May 2010

Barefoot has been my pick for dancing since I began. I like the feeling of the ground beneath my feet while I dance.

However, the many turns/spins in the choreographies I’ve been learning have been rough on my feet. While I’ve experienced no pain, I have come home to discover the skin is ripped off or sagging  off the ball of my feet from the spins. I figure that it isn’t good, even if there is no pain. I’ve bit the bullet and decided to wear ballet slippers. I considered other options, like FootUndeez, but I figure that I’d rather have my entire foot protected.

I’ve been slowly adjusting to wearing shoes. I don’t love it, but the well-being of my foot is the more important than the minor weirdness of wearing ballet slippers. Spins are easier, which is nice but will be an adjustment.

The shoes are likely not to be a permanent fixture in my life (I don’t wear them for my other Middle Eastern dance class and I can’t wear them for Bharatanatyam), but they’ll probably make their appearance every now and then.

Meiver is having her show on August 18th at 8:00 PM in the Cambridge Multicultural Center. The show will benefit an organization called Matahari that works against the exploitation of people.

Triveni Dance school is holding their student concert on October 10th. It’ll feature Kuchipudi, Bharatanatyam, and Odissi. Details TBA

I’ll be in both 🙂

I mentioned before that I’ve been looking for ways to supplement my summer income. I’ve been looking at tutoring, but some of the rates are abysmal. One in particular compelled me to write about this. The person wanted to charge $10/hr and wanted a highly experienced person to prepare material for each session where s/he learned.

While I live in the Boston-area, where there are likely more tutors than tutees, rates like those are just not acceptable. Preparing material would probably take about 1 hour per week for a 2 hour session (possibly longer). The tutor is being paid roughly $6.67/hr. That isn’t including that jobs typically pay more for experience/education.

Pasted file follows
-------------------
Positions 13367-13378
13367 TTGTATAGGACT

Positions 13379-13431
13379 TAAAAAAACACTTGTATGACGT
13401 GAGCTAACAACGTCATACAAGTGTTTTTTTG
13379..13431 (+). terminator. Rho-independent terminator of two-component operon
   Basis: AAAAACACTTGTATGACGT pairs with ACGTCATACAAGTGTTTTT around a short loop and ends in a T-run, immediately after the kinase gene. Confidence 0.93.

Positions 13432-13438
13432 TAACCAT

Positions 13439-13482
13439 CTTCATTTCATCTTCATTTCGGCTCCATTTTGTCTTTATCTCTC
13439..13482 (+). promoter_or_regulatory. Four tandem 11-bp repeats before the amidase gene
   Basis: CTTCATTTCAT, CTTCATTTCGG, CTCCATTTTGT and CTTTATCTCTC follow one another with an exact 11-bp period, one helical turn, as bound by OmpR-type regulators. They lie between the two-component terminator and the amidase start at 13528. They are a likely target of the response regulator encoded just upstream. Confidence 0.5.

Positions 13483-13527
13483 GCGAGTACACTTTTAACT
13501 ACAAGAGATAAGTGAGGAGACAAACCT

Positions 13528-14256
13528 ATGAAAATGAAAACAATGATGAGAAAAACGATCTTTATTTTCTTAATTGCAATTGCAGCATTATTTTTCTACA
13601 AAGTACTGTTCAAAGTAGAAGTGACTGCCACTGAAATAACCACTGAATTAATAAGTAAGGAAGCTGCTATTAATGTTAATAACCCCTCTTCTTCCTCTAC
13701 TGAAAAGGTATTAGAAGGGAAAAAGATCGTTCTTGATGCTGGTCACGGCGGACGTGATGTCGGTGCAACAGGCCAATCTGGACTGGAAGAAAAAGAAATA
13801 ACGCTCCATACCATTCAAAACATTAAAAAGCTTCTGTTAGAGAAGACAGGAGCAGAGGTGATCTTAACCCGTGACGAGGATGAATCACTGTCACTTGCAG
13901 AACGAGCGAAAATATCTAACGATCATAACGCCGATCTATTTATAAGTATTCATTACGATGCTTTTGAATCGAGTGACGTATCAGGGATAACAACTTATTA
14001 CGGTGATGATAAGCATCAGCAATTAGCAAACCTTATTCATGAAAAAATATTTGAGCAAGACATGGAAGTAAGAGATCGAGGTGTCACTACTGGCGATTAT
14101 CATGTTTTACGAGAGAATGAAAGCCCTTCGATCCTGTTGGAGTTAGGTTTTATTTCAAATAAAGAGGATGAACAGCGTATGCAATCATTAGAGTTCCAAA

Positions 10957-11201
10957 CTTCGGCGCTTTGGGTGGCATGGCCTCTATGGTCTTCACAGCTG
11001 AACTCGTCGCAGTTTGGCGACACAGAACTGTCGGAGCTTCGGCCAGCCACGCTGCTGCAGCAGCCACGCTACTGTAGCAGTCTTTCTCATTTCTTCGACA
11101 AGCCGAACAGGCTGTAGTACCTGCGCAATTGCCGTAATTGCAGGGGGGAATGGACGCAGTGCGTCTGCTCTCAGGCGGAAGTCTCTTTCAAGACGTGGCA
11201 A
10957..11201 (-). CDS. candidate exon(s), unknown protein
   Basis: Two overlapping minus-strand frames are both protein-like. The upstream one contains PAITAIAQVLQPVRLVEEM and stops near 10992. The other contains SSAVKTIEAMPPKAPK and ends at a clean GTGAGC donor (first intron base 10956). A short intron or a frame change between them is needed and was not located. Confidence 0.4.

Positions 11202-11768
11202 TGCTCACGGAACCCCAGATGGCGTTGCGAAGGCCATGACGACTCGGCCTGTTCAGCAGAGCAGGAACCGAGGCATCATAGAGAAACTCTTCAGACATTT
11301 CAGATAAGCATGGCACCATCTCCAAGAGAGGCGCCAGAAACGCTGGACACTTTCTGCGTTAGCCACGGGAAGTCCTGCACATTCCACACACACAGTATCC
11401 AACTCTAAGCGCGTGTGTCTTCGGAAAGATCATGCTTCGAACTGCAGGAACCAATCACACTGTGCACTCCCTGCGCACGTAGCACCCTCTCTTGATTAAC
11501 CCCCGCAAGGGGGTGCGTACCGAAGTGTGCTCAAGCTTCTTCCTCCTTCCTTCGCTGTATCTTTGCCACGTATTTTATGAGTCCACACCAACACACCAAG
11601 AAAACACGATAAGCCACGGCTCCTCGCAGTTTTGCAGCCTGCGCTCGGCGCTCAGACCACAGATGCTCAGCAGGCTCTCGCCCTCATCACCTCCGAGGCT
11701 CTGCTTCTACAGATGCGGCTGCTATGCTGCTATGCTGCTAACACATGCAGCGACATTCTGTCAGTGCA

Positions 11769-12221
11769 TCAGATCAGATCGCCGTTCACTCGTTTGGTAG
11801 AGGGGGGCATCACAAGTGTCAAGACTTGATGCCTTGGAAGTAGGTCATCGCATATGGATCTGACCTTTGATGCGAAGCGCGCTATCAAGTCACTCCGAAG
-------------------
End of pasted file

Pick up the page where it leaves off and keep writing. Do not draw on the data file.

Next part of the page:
With the economy as it is, I understand that money is often tight. However, I don’t believe people should expect/ask for quality work for such low wages. You don’t go into Neiman Marcus and ask for jeans at Wal-Mart prices. Although I assume that people aren’t aware of the other aspects of their queries, I find wages like those insulting. I believe I’m worth much more than that. Unfortunately, I’m going to guess that someone will be happy to make so little. I don’t know who is to “blame” in these situations. All I ask is that if you’re looking for a private tutor or really, any kind of service, you consider the other aspects of these extra items before you decide to ask for such a low cost.

So I’ve been working my summer job, working for a summer class aimed at teachers, for the past 2 weeks, give or take. The job doesn’t appear to be difficult (administrative work). I was told the only difficult part is getting people to turn in the forms. I don’t have to work hard necessarily, but the hours are strange. I feel like I’m on-call. I’ll receive emails at any given hour, though they don’t come in that frequently. For instance, I’ll receive an email at 6 AM but won’t receive another until 9 PM at night.

As to be expected, people are people, even teachers. The emails are sometimes imperative though very last minute, which really is why I feel like I’m on-call. They range from late cancellation (late being day of) to confusion about where to go. Because there is a wait list for the program, I feel that it’s necessary to take care of things ASAP. Thank goodness for cell phones with email!